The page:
Forced address reconfiguration may be disruptive, causing TCP (and other transport-layer) connections to be broken. However, such disruptions should be exceedingly rare, and if inadvertent address duplication happens, then disruption of communication is inevitable. It is not possible for two different hosts using the same IP address on the same network to operate reliably. Before abandoning an address due to a conflict, hosts SHOULD actively attempt to reset any existing connections using that address. This mitigates some security threats posed by address reconfiguration, as discussed in Section 5. For most client machines that do not need a fixed IP address, immediately requesting the configuring agent (human user, DHCP client, etc.) to configure a new address as soon as the conflict is detected is the best way to restore useful communication as quickly as possible. The mechanism described above of broadcasting a single ARP Announcement to defend the address mitigates the problem somewhat, by helping to improve the chance that one of the two conflicting hosts may be able to retain its address. RFC826]. Specifically, this means that whenever a host receives an ARP Request, that's not a conflicting ARP packet as described above in Section 2.4, where the 'target IP address' of the ARP Request is (one of) the host's own IP address(es) configured on that interface, the host MUST respond with an ARP Reply as described in RFC 826. This applies equally for both standard ARP Requests with non-zero sender IP addresses and Probe Requests with all-zero sender IP addresses. Section 2.4 is adequate. If two hosts are using the same IP address, then sooner or later one host or the other will broadcast an ARP Request, which the other will see, allowing the conflict to be detected and consequently resolved. It is possible, however, that a conflicting configuration may persist for a short time before it is detected. Suppose that two hosts, A and B, have been inadvertently assigned the same IP address, X. Suppose further that at the time they were both probing to determine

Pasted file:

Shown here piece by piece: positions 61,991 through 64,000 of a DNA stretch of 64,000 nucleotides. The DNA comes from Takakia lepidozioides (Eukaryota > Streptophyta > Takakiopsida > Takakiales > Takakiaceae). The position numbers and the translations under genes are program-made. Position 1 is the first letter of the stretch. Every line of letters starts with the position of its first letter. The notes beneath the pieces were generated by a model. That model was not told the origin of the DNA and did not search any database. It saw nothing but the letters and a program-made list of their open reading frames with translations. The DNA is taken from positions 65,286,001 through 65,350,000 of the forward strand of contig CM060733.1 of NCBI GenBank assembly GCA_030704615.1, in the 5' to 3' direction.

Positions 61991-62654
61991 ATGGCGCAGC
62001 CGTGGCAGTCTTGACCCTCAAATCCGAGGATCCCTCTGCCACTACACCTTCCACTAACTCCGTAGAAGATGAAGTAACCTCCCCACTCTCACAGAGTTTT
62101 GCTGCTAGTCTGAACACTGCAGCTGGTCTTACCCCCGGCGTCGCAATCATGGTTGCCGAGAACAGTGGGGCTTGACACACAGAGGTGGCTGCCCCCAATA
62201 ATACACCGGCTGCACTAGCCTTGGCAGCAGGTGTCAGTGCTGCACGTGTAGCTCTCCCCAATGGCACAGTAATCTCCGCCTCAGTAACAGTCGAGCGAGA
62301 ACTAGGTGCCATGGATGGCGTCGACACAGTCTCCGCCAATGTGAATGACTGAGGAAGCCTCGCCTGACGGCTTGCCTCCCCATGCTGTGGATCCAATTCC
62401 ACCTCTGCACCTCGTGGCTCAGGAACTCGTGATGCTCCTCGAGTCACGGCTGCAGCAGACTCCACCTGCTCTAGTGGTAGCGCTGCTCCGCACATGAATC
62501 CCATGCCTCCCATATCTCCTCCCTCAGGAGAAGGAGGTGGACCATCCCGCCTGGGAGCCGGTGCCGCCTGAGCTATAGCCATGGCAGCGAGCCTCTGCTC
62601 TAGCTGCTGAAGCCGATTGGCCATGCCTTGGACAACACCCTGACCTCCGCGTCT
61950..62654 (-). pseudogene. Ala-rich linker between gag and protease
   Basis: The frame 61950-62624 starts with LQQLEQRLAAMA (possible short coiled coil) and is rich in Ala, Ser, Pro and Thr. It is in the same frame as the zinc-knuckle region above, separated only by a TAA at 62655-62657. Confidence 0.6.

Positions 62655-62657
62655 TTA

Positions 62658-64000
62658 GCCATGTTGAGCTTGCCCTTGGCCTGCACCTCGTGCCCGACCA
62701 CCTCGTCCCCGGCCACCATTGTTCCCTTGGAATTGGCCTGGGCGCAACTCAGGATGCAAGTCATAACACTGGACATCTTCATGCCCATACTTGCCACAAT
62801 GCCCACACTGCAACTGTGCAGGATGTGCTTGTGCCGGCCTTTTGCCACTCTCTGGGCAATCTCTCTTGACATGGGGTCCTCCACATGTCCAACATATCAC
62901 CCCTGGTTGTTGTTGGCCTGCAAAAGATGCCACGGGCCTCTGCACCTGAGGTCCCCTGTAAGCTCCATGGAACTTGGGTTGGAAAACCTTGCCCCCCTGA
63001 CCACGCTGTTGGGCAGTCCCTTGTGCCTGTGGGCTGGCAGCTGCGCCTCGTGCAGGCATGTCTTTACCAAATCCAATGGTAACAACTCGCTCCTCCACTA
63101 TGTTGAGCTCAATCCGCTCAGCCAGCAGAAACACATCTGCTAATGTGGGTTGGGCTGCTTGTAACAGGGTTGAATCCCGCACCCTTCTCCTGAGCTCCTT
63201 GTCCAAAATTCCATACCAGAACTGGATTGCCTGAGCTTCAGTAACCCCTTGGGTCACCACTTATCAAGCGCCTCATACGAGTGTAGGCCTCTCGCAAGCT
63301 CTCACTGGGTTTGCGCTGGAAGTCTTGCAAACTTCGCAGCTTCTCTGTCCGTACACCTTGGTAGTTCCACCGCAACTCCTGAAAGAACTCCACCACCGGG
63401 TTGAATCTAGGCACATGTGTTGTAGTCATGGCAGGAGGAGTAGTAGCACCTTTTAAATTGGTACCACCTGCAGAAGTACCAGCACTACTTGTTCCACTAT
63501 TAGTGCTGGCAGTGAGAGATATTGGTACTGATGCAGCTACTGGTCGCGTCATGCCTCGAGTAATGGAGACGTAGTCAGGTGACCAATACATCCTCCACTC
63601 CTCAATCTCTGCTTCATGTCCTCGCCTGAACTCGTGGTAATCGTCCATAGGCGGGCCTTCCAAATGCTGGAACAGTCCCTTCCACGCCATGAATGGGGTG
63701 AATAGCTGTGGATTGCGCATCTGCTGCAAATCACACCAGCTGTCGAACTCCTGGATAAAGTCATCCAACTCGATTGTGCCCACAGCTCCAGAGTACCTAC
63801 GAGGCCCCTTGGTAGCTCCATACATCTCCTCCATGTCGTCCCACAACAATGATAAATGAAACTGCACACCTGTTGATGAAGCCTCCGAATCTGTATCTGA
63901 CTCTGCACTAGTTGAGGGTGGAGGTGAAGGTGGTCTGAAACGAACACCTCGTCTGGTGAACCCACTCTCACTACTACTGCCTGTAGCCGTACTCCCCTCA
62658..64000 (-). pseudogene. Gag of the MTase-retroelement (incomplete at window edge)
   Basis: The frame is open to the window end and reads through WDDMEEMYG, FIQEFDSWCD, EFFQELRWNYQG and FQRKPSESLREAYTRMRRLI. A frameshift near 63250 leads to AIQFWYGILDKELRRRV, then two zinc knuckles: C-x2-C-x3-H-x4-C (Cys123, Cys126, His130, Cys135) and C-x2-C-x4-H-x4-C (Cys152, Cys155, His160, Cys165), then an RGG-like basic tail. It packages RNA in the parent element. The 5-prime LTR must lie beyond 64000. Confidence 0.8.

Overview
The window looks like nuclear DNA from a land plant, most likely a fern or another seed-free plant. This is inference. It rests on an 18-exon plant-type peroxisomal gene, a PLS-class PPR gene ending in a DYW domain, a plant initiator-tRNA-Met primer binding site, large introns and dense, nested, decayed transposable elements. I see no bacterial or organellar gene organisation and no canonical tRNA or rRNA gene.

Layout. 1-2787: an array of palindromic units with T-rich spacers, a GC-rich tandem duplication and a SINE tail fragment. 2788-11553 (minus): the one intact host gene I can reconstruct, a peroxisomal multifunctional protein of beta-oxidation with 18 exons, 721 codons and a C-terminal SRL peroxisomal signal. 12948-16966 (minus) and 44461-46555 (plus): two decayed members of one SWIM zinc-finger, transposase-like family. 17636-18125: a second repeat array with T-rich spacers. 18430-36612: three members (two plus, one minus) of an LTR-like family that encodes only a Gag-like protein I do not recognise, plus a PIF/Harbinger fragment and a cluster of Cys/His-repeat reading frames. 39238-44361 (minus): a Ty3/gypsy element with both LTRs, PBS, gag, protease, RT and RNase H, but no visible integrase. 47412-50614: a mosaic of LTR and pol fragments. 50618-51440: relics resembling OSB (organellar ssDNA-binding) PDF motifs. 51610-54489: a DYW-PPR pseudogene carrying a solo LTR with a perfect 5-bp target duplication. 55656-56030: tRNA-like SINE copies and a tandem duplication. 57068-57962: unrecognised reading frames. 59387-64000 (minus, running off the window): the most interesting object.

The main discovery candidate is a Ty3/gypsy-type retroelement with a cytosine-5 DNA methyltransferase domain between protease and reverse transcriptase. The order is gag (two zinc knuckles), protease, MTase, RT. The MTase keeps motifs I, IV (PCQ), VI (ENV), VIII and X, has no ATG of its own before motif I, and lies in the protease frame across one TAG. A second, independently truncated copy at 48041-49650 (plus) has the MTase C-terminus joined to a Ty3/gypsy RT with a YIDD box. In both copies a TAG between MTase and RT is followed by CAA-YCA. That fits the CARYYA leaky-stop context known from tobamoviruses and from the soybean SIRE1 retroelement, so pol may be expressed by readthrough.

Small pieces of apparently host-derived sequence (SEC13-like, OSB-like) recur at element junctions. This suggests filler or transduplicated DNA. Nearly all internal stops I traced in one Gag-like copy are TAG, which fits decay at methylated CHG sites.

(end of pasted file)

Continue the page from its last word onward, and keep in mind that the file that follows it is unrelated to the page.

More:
whether the address could safely be used, the communication link between them was non-functional for some reason, so neither detected the conflict at interface-configuration time. Suppose now that the communication link is restored, and a third host, C, broadcasts an ARP Request for address X. Unaware of any conflict, both hosts A and B will send unicast ARP Replies to host C. Host C will see both Replies, and may be a little confused, but neither host A nor B will see the other's Reply, and neither will immediately detect that there is a conflict to be resolved. Hosts A and B will continue to be unaware of the conflict until one or other broadcasts an ARP Request of their own. If quicker conflict detection is desired, this may be achieved by having hosts send ARP Replies using link-level broadcast, instead of sending only ARP Requests via broadcast, and Replies via unicast. This is NOT RECOMMENDED for general use, but other specifications building on IPv4 ACD may choose to specify broadcast ARP Replies if appropriate. For example, "Dynamic Configuration of IPv4 Link-Local Addresses" [RFC3927] specifies broadcast ARP Replies because in that context, detection of address conflicts using IPv4 ACD is not merely a backup precaution to detect failures of some other configuration mechanism; detection of address conflicts using IPv4 ACD is the sole configuration mechanism. Sending ARP Replies using broadcast does increase broadcast traffic, but in the worst case by no more than a factor of two. In the traditional usage of ARP, a unicast ARP Reply only occurs in response to a broadcast ARP Request, so sending these via broadcast instead means that we generate at most one broadcast Reply in response to each existing broadcast Request. On many networks, ARP traffic is such an insignificant proportion of the total traffic that doubling it makes no practical difference. However, this may not be true of all networks, so broadcast ARP Replies SHOULD NOT be used universally. Broadcast ARP Replies should be used where the benefit of faster conflict detection outweighs the cost of increased broadcast traffic and increased packet processing load on the participant network hosts.